Copyright, DMCA. My partner Joe Laferrera has written a Client Advisory discussing the 8th Circuit’s decision in Blizzard Entertainment v. Jung, where the court held that the defendant’s efforts to reverse engineer Blizzard’s Internet gaming network in order to provide a competing, alternative network had (a) violated Blizzard’s shrink-wrap agreement, which prohibited reverse engineering, and (b) violated the Digital Millennium Copyright Act (DMCA).
This is an important case in the rapidly developing jurisprudence of the DMCA. As well, it demonstrates once again the courts’ apparent willingness to enforce shrink-wrap licenses, and to permit copyright owners to use those licenses to override rights otherwise permitted by the Copyright Act.Read the full article
Trademarks. Google sells other companies’ trademarks as “keywords” on its Internet search engine. Whenever someone types in one of these keywords, such as GEICO, not only will Google’s search results show links to GEICO’s web site, but Google also will show advertising for other insurance companies under a banner called “Sponsored Links.” For example, when writing this blog, we searched “GEICO” on Google’s site and were shown paid links to two of GEICO’s competitors, USInsuranceonline.com and InsureMe.com.
Understandably, GEICO protested this practice of using its trademarks to direct consumers to its competitors. Given that 80% of Google’s revenues derive from this “AdWord” program (in turn causing Google to become a Wall Street darling, up three-fold in a year), Google refused to cease and desist, at which point GEICO sued for trademark infringement and unfair competition.
After a bench trial (translation: no jury) in federal court in the Eastern District of Virginia in December 2004, the Judge ruled “from the bench” (translation: she delivered her decision orally in court) that GEICO had failed to establish that the use of its trademarks only to direct Google searchers to competitors created consumer confusion (the talisman of a trademark violation).… Read the full article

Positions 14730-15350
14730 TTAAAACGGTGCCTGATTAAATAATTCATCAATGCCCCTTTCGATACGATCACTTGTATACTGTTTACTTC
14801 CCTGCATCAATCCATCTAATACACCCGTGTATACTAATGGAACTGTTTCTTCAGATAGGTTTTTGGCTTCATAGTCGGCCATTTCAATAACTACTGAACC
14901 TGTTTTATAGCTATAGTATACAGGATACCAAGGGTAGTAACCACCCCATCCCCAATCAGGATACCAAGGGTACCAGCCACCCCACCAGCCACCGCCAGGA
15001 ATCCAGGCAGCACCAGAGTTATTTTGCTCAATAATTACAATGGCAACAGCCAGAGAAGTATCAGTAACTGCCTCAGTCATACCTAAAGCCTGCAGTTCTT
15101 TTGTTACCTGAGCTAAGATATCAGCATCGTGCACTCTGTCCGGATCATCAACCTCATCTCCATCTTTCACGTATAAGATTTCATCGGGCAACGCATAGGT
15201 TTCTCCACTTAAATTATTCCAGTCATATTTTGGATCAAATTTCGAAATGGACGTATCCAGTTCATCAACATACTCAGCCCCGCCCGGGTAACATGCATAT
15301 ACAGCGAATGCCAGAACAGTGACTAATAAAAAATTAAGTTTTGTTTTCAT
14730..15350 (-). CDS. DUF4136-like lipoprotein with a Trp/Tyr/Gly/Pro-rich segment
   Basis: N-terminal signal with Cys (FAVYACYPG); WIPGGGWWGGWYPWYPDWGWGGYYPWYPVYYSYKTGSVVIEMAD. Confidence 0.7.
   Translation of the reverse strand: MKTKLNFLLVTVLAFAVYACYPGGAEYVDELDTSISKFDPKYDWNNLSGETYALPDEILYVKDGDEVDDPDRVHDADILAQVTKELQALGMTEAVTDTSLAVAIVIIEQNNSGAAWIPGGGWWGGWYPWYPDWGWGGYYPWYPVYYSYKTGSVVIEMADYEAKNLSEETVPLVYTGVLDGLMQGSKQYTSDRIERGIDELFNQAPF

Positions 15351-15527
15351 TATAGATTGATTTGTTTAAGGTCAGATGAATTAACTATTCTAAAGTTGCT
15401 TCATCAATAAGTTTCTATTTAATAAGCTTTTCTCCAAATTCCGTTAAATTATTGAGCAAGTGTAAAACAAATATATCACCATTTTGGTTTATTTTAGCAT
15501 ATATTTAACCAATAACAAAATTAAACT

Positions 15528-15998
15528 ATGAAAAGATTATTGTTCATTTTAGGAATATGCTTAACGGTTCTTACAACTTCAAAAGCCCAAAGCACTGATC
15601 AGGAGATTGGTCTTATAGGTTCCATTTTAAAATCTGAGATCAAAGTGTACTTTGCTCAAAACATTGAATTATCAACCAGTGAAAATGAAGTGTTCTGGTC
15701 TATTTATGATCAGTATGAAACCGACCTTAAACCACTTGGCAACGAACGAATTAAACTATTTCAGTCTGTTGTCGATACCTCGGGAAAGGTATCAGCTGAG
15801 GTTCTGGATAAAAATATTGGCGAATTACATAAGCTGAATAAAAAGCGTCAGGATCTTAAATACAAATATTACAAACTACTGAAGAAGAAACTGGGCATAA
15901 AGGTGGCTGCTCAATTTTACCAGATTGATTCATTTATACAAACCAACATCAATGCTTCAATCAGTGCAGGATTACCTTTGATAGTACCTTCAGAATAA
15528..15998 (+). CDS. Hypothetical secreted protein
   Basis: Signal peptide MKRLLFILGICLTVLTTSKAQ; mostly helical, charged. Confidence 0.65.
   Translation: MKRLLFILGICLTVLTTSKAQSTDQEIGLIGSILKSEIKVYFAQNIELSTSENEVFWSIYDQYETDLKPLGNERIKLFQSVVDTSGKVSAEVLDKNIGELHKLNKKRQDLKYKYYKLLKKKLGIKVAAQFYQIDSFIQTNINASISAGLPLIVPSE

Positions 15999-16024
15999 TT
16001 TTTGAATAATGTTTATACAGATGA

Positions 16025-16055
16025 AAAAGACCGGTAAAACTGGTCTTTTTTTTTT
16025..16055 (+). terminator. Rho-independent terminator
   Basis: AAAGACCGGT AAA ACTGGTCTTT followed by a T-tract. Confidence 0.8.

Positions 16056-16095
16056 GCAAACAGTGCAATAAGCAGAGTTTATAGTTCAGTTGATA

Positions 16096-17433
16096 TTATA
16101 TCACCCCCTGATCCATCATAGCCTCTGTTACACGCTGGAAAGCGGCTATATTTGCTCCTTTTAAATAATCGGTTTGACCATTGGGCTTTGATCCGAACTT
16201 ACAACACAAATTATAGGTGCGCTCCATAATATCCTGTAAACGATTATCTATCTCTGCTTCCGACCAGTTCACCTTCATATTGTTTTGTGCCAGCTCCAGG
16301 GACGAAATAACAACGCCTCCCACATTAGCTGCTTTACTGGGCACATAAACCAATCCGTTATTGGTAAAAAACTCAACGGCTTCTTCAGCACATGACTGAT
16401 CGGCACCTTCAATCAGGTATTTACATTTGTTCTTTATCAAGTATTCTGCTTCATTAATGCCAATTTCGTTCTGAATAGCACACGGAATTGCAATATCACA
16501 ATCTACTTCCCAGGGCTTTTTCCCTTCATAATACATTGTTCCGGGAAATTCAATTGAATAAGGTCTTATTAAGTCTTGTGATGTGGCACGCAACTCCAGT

Procedure. There are fads in the law, just like everywhere else. Apologies to Michael Lewis, but there can be no doubt that, in the odd and insular world inhabited by litigators, electronic discovery is the new, new thing, and almost everyone is scrambling to catch up. It is what Y2K was from 1997 to January 1, 2000, but unlike Y2K, it’s not going away anytime soon.
It easy to tell what’s hot in litigation: just watch publications like the National Law Journal and the American Lawyer and look for frequent articles on the “hot topics.” Google “electronic discovery” and you get 354,000 hits.
I’ll be writing more about electronic evidence and discovery, but for now it’s worth noting that if you want to learn about this subject one resource stands tall: Kroll Ontrack.
Kroll makes an effort to track and digest every case involving electronic discovery and computer forensics (look here to see this lengthy document, which can be sorted by topic or jurisdiction).… Read the full article